Does this mean that I am in fact not using the idle circuit at all, and am straight onto the transition circuit??

    Am in process of fitting a wide band meter which will tell me what is going on a bit more as well.

    And I would RTFM but I don't have one! Anyone recommend a good book?

    Set-up: 351c, +40 tho bore, AFD 64cc heads with rollers, 268 hydraulic high energy cam 218 inlet and exhaust, Edel performer dual plenum intake, holley 600 cfm with vacuum secondary. With mallory magnetic breakerless dissy, and MSD 6al with MB2...


    I presume that you mean vacuum gauge not pump. Anyway in answer to your vacuum question it is impossible to say what the vacuum should be because it depends on loads of things but mainly the camshaft profile. Really all you need to do it giggle the timing and the mixture screws in order to get the vacuum at it highest level at idle, this will mean that the engine is ticking over with the throttle cracked open the smallest amount. The screws don't even control the vacuum directly, they control the idle mixture strength. When the engine 'likes' what you are doing with the screws it will respond by an an increase in idle RPM, this might not be that easy to see or hear but the vacuum will also increase and this will be easy to see on the gauge. The idle should be reduced to what ever you require with the tickover screw. (Again the cam has a lot to do with what the engine will tickover at). Basically the vac gauge is a more sensitive tuning device than the rev counter. My 4.6 Rover pulls 15-16 inHg at tickover.

    I would have thought that the engine would cut out if you screwed the mixture screws right in but Holley carbs aren't my thing so I could be wrong. I believe that you can have to do some fiddling with the secondary butterflies on these carbs which seems odd to me but there you go! (That might have something to do with your high tickover even though the main tickover screw is backed right out and the fact that the mixture screws can be screwed right in).

    I doubt that you are running on the transition circuit, you engine would be revving it's nuts off!

    There are a shed old of books on Holley carbs, someone will be able to recommend a good one!
    I refuse to engage in a battle of wits with an unarmed opponent.


    Rules for buying 'Go Faster' parts:-

    If it's fast and cheap then it's not good.
    If it's cheap and good then it's not fast.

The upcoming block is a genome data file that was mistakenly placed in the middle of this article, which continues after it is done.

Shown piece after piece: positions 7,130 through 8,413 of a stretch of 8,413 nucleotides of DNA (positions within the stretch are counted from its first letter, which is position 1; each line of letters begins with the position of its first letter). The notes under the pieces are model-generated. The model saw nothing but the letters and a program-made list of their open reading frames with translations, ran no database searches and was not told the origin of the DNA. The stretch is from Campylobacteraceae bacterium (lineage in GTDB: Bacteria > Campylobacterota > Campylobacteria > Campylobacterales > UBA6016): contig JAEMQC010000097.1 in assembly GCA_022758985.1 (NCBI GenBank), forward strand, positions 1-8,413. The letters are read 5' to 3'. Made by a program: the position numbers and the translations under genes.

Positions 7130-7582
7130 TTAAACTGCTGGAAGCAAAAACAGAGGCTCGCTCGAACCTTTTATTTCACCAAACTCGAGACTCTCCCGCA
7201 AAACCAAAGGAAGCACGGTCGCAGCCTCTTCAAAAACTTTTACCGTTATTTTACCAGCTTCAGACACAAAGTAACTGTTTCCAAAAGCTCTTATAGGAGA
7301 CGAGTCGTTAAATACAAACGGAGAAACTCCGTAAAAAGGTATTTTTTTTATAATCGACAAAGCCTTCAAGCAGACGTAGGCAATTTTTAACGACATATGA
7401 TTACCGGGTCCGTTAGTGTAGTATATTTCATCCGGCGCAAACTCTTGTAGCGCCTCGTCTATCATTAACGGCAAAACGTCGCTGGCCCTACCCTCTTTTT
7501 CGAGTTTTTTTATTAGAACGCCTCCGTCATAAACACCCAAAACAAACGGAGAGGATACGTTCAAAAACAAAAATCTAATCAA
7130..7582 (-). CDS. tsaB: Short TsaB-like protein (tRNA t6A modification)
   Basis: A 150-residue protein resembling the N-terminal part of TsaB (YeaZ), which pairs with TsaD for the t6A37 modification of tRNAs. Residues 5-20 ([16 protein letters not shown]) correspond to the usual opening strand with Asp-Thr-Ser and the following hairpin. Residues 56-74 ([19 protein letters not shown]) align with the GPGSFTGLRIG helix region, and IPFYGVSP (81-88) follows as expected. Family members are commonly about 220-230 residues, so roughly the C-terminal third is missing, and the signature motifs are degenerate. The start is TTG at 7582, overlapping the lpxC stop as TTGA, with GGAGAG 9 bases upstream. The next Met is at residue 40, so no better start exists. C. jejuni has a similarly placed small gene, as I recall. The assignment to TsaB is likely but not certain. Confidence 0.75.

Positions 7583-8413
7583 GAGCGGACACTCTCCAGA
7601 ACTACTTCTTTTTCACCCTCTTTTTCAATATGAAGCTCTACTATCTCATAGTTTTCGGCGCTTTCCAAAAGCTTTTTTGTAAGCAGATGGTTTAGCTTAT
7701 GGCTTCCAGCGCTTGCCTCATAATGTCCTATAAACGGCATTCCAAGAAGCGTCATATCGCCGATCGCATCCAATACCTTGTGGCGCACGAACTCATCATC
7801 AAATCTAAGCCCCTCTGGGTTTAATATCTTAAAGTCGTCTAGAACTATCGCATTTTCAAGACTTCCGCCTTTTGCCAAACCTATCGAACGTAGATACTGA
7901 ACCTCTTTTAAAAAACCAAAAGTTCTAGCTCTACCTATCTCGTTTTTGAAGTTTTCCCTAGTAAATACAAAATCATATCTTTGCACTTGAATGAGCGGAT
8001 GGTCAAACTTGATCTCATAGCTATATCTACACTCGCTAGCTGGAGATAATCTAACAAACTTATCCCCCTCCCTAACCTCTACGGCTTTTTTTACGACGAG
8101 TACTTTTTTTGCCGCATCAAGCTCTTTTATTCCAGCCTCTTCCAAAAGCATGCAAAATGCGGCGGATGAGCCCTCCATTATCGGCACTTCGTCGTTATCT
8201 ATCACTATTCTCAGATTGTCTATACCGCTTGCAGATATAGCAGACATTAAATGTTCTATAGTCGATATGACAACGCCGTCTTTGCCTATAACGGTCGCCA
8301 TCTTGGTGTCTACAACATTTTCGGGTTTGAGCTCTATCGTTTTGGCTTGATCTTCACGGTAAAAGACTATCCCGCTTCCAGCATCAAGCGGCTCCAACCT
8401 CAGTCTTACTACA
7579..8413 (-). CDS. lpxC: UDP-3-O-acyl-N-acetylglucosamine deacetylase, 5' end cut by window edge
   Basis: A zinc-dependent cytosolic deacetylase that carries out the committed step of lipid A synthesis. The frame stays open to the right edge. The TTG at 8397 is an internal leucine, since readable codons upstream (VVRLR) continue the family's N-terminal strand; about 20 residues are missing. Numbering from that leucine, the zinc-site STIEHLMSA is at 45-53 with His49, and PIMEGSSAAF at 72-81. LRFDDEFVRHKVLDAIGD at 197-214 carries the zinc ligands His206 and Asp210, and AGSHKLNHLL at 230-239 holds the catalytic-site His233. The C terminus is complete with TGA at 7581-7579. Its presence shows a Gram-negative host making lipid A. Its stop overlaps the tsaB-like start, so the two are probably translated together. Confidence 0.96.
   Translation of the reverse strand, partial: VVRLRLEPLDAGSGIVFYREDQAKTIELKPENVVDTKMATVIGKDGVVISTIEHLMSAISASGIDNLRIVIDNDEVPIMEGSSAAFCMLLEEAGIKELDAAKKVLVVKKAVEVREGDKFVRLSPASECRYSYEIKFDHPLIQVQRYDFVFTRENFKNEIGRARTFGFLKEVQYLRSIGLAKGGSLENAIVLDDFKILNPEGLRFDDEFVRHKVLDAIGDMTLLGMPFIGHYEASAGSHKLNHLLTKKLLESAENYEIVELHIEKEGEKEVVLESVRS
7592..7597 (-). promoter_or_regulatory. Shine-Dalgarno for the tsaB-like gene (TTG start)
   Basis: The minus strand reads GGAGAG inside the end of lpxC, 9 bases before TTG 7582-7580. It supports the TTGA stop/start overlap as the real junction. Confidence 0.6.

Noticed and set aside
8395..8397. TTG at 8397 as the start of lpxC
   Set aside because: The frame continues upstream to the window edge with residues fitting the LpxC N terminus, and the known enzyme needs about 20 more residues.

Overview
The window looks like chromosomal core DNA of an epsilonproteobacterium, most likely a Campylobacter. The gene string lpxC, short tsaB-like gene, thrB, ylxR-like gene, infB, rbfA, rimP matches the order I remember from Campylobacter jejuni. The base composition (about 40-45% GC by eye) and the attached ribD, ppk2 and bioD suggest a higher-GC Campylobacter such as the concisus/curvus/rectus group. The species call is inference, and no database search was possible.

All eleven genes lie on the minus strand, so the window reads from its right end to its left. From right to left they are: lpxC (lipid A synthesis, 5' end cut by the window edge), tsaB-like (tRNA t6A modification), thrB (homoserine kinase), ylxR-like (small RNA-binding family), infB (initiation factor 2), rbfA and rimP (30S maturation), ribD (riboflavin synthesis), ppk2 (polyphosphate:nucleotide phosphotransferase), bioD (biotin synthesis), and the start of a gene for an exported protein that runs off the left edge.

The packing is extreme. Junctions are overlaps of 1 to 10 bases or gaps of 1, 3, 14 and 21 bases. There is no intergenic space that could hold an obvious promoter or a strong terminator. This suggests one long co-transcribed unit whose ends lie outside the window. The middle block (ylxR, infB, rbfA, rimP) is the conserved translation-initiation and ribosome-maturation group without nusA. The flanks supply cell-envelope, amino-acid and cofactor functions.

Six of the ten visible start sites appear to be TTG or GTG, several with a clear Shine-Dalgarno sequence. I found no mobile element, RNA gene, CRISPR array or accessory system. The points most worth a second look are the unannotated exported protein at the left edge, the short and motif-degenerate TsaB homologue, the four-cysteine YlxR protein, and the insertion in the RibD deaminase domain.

If it's good and fast then it's not cheap!

  4. #34
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    Gauge not pump, yes!! I have heard/seen about tweaking the secondary butterflies, so maybe that's where the issue is ... as the tickover screw is backed right off (i.e. is redundant) the only way I have to control idle rpm is by tweaking the timing marginally ... so something has to be wrong! And I had read that on Holleys, if you screw the mixture screws right in it should cut out which it doesn't. that's why I wondered if the butterflies are open a little too far and drawing from the transition circuit but it sounds like that can't be the case.

    A good book and lots more fiddling around it is then!

  5. #35
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    Quote Originally Posted by Alastair_Mayne View Post
    Gauge not pump, yes!! I have heard/seen about tweaking the secondary butterflies, so maybe that's where the issue is ... as the tickover screw is backed right off (i.e. is redundant) the only way I have to control idle rpm is by tweaking the timing marginally ... so something has to be wrong! And I had read that on Holleys, if you screw the mixture screws right in it should cut out which it doesn't. that's why I wondered if the butterflies are open a little too far and drawing from the transition circuit but it sounds like that can't be the case.

    A good book and lots more fiddling around it is then!

    I'm sure that the lack of control of the tickover control will be down to the secondaries not being setup correctly. I'm surprised that the 'Holley boys' on this forum have not posted up some help.

    Stick an Eddy carb on your lump, it's a better carb anyway! (That should get them posting up!!!)
    I refuse to engage in a battle of wits with an unarmed opponent.


    Rules for buying 'Go Faster' parts:-

    If it's fast and cheap then it's not good.
    If it's cheap and good then it's not fast.
    If it's good and fast then it's not cheap!